Viduthalai Part 1 Review: Reasonably Low-Impact For Vetri Maaran, But Still A Brutal Film

Viduthalai remains the rare instance in a Vetri Maaran movie where you do not have to take a disciplined, conscious effort to wash away the chilling imagery
Viduthalai Part 1
Viduthalai Part 1Film Companion Review

Director: Vetri Maaran

Writers: Jayamohan (novel "Thunaivan"), Vetri Maaran

Cast: Soori, Vijay Sethupathi, Prakash Raj, Gautham Vasudev Menon

The sprawling single-shot opening stretch of Vetri Maaran’s Viduthalai is one that needs to be watched and re-watched. We’re pushed so uncomfortably close to a train wreck that the devastation is not just in front of us but it’s all around. Without a predictable geographic trail, camera movement is disorienting from the ground up to a bridge and into the few remaining compartments of the bombed train as bodies pile up and severed limbs jolt us into attention. It takes a whole 10 minutes for the camera to zoom back to learn the magnitude with the safe distance of watching another terrorist attack on another front page. The shock is intentional because there’s no way we can move ahead without feeling deep hatred for those who orchestrated this injustice. 

The opportunity to fight this injustice is what gives Kumaresan’s (an unbelievably good Soori) new assignment the idealism he needs to operate. Because an idealist is a word you’d throw up even in the most basic reading of a man like him. Kumaresan has joined a police outpost guarding the forest from these rebel forces who are said to have bombed the railway line and he’s replacing another officer who was killed on duty. This little detail is new information but he accepts it as though the challenge makes his job even more meaningful and we too soon see the forest through the same idealist eyes of Kumaresan, at least in the beginning. So when he’s punished for his efforts for saving the life of a dying woman, even if she’s from across enemy lines, he’d rather accept the punishment than admit to himself that he’d taken the easy way out.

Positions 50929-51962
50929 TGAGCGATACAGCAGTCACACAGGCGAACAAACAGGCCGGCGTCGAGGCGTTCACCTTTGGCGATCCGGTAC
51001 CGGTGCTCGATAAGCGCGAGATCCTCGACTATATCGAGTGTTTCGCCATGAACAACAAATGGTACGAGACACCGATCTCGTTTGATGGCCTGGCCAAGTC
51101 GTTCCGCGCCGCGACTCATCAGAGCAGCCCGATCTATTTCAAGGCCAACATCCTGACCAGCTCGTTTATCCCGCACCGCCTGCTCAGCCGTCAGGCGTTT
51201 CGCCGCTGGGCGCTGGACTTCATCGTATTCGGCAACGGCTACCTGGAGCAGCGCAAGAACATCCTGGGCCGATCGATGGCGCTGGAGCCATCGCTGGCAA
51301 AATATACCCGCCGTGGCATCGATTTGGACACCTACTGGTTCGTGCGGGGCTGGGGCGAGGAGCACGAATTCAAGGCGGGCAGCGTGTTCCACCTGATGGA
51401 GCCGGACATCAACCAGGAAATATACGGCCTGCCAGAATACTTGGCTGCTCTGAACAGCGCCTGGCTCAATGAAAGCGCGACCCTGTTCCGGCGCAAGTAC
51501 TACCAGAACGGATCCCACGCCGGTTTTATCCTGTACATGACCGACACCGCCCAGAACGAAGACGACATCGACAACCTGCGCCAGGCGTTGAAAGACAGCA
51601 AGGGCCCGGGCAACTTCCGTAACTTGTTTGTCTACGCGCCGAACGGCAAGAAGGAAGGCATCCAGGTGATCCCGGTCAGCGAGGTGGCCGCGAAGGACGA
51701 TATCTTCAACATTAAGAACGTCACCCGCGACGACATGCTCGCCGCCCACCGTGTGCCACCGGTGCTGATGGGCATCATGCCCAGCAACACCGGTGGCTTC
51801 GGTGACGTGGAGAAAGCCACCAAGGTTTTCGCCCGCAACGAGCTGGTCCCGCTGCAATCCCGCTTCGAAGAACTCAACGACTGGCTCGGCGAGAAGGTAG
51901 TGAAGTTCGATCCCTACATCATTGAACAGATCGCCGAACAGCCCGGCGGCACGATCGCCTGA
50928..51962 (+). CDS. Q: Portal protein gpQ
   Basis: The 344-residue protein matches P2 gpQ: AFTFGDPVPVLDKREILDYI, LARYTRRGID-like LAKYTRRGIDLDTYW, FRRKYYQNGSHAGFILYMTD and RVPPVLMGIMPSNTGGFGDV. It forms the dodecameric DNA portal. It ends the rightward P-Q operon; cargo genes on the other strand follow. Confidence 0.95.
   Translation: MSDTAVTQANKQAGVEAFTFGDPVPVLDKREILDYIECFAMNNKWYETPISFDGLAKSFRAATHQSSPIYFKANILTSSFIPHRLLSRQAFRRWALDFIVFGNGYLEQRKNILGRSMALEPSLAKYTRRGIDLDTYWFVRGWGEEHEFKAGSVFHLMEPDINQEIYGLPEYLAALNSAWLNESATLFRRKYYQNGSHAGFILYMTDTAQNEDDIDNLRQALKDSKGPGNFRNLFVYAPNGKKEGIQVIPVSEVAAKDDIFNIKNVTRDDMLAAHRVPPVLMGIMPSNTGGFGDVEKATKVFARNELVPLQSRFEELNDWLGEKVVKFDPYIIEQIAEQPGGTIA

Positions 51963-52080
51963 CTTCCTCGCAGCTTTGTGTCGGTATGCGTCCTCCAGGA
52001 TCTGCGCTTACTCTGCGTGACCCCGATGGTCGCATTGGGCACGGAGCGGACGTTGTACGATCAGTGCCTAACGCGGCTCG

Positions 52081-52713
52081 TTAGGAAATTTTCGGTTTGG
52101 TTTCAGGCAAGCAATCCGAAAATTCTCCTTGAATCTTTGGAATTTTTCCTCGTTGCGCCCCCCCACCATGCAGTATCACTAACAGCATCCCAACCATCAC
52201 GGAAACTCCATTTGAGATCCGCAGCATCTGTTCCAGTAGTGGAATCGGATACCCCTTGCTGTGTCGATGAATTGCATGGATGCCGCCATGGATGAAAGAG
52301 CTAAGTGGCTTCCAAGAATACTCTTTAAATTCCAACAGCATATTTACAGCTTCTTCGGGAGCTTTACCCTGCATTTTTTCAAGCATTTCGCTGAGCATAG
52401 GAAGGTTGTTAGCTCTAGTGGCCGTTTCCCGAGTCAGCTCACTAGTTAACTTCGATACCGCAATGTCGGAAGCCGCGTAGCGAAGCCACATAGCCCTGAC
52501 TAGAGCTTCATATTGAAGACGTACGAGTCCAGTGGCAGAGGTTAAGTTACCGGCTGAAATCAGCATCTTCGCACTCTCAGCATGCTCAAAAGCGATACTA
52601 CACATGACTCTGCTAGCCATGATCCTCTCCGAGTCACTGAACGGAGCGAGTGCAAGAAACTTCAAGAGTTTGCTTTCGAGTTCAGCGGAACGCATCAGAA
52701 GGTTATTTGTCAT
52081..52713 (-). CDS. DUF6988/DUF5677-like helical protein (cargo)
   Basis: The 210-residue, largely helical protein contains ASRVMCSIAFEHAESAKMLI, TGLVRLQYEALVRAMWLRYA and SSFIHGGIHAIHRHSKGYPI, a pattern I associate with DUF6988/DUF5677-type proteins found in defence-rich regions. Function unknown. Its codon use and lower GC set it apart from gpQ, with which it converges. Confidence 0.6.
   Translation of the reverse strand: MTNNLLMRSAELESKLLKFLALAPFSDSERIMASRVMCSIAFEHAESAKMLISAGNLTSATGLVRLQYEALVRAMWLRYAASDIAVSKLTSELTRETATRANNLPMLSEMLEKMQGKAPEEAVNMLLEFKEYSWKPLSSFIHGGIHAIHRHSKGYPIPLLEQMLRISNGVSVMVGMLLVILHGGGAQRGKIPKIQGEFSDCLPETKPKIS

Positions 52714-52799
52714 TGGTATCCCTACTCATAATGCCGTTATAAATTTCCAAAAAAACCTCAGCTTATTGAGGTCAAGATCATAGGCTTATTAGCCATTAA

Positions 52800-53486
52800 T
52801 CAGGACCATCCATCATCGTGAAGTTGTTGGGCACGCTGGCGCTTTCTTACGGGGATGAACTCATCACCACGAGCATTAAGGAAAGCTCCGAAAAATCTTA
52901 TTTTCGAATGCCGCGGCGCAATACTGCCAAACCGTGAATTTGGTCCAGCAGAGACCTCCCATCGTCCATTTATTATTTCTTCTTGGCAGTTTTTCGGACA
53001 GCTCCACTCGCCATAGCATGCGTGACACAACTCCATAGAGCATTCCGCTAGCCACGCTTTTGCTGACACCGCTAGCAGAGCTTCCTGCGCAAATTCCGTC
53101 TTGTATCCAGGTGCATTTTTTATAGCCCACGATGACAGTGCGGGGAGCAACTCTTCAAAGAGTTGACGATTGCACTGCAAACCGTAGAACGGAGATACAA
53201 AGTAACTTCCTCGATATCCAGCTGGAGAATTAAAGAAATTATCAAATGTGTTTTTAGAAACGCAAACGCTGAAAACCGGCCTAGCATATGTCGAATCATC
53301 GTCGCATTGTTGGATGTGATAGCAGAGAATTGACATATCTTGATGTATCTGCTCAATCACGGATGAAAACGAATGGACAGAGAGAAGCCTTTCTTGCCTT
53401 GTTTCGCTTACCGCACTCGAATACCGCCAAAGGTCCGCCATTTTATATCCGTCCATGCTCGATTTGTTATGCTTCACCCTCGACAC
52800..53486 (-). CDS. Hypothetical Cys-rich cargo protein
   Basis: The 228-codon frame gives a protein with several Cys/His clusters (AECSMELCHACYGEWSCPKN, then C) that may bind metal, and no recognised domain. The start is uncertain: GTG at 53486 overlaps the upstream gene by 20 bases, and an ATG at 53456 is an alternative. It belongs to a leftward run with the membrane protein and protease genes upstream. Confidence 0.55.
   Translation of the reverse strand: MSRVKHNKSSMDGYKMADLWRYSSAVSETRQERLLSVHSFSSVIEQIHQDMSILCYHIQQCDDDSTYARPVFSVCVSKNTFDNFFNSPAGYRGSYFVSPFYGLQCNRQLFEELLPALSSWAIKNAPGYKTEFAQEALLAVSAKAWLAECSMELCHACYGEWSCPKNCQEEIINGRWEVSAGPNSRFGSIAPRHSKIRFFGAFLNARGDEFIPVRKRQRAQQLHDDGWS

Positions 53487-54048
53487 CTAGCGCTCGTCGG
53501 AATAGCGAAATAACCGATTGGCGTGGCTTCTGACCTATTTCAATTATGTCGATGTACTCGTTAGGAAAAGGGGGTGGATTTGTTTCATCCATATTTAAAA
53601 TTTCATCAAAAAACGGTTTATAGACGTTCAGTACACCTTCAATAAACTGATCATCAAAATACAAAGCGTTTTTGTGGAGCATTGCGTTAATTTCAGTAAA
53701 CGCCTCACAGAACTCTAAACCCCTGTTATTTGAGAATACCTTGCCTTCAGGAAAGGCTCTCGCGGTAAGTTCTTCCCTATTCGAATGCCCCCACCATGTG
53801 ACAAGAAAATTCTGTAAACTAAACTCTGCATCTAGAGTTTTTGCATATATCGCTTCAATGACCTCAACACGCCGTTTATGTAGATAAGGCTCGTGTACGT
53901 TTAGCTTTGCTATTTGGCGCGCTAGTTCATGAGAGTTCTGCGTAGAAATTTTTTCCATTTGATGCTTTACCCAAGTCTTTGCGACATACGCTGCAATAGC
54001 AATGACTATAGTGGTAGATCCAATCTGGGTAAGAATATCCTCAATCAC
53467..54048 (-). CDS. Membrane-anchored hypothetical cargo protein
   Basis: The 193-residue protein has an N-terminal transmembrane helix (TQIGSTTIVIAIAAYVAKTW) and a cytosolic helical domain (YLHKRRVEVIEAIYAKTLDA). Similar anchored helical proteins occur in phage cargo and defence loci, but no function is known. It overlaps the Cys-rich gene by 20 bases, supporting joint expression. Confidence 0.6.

Kumaresan’s innocence gives Viduthalai a force that makes its terrain far more real and unnerving. Although he enters this world as an outsider, sporting the rose-tinted glasses of someone brought up on the glories of the police force, he goes through a baptism by fire as he’s able to witness reality from a vantage point. The theme of a vantage point recurs not just in the form of visuals, with drone shots showing us how tiny these people appear in the endless forests but Kumaresan too finds himself being asked to man the watch tower. At first, this duty is just one more punishment, like how he’s being asked to clean the toilets. But it takes until the final shoot-out for one to understand how Kumaresan has remained at a metaphorical vantage point throughout, in clear view of not just what’s in front, but also what’s hidden. 

This is an aspect to Kumaresan that allows us to draw parallels between him and Perumal (Vijay Sethupathi), the leader of the Makkal Padai who is also very much the enemy of the State. Chances are that Kumaresan too would have become a leader like Perumal or his follower if circumstances were any different. This also gives the invisible relationship between Perumal and Murugesan a layer of mutual respect for each other, even if they’ve been destined to be enemies.